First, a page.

These faces continued to stare at me as Jacqueline's voice grew louder. Her husband, Brandon, stood off to the side, looking only slightly interested as their daughter, Kim, laid in bed, clutching her stomach. Jacqueline said she shouldn't have brought me into their bunker, raised me like Kim, or fed me the small scraps they had to eat. It had really been Kim's idea that I stay, she chose to reveal. Kim, her then ten year old daughter, wanted to bring me in like a mangled puppy. I could believe what she said, because the whole damn family treated me that way. While they did give me shelter and food, their relationships with me ended there. It was always made clear, at least how I saw it, that I was simply a pet to the family. I was even trained by Jacqueline, who had been in the military. She taught me how to use my arms as my support, my strength, because the lack of medical supplies left my leg to heal on its own as the torn tissue fused back in a garbled, bloated mess. And while I can walk, I'll never run again. I needed a means of defense, so she showed me how to tactfully use my arms, to throw, lift, push, and pull. My arms now carry almost all of the muscle that still exists on my body, or as much as they can with the little food we have around here.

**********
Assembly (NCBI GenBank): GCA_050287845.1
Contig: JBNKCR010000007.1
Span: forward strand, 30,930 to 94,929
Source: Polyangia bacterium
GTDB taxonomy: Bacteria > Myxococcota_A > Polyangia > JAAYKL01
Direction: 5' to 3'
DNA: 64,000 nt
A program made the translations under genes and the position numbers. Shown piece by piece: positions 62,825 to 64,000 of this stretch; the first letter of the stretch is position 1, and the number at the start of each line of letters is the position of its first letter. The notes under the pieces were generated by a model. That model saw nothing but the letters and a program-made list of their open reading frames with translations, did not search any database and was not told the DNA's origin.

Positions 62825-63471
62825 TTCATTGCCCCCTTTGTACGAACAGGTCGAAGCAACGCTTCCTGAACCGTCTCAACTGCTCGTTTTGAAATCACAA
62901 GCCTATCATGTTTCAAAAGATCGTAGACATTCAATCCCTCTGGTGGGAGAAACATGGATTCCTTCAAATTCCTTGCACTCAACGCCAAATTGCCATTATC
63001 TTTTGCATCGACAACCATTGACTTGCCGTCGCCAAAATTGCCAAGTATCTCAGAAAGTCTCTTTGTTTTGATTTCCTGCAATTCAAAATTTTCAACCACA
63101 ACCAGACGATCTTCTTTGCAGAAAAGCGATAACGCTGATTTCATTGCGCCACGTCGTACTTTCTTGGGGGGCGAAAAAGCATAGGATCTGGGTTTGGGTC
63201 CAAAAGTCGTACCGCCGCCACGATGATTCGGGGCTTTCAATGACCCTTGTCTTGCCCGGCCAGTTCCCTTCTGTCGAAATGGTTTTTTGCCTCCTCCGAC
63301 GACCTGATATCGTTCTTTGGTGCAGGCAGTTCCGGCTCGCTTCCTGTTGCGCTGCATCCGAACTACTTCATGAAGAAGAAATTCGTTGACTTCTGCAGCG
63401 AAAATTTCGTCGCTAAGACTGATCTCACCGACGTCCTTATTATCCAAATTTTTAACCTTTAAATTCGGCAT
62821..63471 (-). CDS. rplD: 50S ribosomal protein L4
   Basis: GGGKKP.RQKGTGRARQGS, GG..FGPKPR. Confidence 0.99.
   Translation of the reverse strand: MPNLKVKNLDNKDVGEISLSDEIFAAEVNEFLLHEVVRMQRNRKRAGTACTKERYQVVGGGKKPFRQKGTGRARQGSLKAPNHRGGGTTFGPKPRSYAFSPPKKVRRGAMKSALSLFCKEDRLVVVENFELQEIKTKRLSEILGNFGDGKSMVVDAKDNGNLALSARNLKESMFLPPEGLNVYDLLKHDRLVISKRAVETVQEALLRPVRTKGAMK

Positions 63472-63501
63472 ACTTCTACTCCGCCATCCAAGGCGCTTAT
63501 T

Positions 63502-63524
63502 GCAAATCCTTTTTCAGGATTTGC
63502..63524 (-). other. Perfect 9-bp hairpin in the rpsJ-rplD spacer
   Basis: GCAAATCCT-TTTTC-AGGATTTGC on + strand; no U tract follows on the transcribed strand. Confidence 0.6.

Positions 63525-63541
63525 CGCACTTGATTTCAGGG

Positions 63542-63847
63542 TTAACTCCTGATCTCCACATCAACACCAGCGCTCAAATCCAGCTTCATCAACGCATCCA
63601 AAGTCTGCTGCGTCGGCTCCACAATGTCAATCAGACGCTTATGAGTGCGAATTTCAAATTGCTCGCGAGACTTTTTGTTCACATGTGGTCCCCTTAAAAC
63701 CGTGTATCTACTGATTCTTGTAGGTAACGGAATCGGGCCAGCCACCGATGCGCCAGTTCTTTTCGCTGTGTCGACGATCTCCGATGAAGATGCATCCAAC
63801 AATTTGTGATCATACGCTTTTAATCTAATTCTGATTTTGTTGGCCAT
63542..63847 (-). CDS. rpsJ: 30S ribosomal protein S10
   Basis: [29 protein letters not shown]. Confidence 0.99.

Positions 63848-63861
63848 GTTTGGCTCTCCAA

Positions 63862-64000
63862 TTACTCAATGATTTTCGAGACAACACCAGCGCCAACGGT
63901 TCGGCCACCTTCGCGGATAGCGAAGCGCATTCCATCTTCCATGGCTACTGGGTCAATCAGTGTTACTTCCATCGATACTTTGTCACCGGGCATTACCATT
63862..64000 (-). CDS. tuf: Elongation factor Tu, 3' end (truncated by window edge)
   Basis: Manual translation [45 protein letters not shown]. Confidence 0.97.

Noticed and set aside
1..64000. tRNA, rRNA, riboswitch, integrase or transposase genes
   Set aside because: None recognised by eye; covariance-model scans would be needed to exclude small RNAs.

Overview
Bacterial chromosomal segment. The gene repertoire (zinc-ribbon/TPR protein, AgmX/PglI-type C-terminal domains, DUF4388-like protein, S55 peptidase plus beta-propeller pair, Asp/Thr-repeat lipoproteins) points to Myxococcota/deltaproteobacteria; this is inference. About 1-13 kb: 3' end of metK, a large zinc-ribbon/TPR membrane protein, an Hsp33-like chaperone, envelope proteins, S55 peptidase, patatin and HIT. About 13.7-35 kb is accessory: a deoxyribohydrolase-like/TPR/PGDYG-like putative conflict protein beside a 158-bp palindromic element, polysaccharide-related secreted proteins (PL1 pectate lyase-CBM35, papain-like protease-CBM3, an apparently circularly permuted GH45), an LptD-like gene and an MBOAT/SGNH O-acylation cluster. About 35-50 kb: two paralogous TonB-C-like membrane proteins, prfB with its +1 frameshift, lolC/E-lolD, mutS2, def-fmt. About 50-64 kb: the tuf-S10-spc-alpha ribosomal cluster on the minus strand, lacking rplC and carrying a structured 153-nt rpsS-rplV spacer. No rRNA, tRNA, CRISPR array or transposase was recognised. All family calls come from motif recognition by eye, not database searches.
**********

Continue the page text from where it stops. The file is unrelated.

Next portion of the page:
My arms are what got me into this ordeal. They were tense as her screaming subsided and she stared, hoping her warnings about what could happen if I kept taking so many breaks in my digging would sink in. We've only been here a couple of weeks, she had repeated over and over, we don't know these people, and they could give us the boot at will. When I was sure she was finished, I walked past her and out of our room. I stormed down the hall and did the dumbest thing possible; I went to get some fresh air.
Despite not going to any formal school after the second grade, I wouldn't call myself, on a good day, stupid. But today, I was stupid. Outside in the fog, I griped the wooden handle of an ax I found lying under some stairwell. I wanted above anything to chop someone up, anyone; I thought as I scanned the fog for a moving object. But when none came I hurled the sharp blade into the sky.
I thought that would have been the end of it. I thought that this would have been like the time I broke Jacqueline's glass at last night's dinner when she tried eating some of my ration; that it would blow over, that the ax was history. That was before I heard the familiar shriek. The sound rang through my ears like an electrical pulse and my body locked up in complete resistance to the countless drills. There was only a second until an even louder thud took its place, and then a crash.